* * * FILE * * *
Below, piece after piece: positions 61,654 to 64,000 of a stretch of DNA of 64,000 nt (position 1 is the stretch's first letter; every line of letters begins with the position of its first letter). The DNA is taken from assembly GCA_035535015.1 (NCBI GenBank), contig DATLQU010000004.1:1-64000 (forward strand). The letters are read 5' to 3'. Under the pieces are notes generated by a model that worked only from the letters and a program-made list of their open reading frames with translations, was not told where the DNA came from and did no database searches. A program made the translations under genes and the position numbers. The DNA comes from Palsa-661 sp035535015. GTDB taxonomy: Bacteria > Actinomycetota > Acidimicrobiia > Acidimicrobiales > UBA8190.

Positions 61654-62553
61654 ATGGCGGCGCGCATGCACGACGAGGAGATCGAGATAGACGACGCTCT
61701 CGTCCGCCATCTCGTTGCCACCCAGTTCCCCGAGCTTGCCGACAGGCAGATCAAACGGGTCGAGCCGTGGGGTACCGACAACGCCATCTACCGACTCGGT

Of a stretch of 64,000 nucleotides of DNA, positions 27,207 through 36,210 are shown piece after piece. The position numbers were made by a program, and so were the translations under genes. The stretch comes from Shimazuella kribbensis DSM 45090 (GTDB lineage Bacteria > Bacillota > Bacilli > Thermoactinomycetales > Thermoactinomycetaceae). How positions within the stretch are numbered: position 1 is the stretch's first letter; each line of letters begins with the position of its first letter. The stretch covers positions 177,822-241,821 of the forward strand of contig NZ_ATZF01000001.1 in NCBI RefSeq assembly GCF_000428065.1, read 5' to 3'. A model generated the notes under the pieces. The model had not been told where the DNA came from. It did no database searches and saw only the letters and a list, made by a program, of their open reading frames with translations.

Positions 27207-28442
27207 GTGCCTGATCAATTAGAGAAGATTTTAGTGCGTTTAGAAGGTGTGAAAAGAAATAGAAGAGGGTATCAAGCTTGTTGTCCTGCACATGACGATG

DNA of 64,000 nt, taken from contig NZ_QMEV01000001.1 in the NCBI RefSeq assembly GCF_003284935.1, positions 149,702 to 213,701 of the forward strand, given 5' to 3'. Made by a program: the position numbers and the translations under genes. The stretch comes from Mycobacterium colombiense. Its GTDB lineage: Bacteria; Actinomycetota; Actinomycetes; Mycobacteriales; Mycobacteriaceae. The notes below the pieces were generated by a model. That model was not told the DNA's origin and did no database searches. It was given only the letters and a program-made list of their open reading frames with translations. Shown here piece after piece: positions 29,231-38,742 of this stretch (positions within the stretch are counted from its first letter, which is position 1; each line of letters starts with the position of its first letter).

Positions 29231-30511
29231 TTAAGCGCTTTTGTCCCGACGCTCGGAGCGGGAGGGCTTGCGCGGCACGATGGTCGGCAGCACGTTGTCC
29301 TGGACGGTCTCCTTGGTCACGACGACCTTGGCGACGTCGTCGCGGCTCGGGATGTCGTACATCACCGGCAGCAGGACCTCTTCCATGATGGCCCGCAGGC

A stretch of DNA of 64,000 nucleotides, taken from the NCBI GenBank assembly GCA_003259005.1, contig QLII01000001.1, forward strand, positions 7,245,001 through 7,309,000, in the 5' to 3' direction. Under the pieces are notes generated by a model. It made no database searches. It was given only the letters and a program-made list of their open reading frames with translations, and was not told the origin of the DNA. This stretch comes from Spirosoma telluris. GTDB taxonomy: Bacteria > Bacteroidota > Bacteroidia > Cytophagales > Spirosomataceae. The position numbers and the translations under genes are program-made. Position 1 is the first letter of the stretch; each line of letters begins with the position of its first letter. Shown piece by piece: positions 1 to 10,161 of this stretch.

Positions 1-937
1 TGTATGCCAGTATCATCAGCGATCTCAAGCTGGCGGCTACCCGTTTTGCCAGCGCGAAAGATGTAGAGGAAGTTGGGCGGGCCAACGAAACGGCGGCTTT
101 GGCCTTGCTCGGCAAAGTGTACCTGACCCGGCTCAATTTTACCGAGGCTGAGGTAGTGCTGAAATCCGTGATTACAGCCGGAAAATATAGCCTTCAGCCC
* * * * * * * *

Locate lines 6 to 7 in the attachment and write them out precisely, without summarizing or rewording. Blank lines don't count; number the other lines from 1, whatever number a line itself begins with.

Positions 27207-28442
27207 GTGCCTGATCAATTAGAGAAGATTTTAGTGCGTTTAGAAGGTGTGAAAAGAAATAGAAGAGGGTATCAAGCTTGTTGTCCTGCACATGACGATG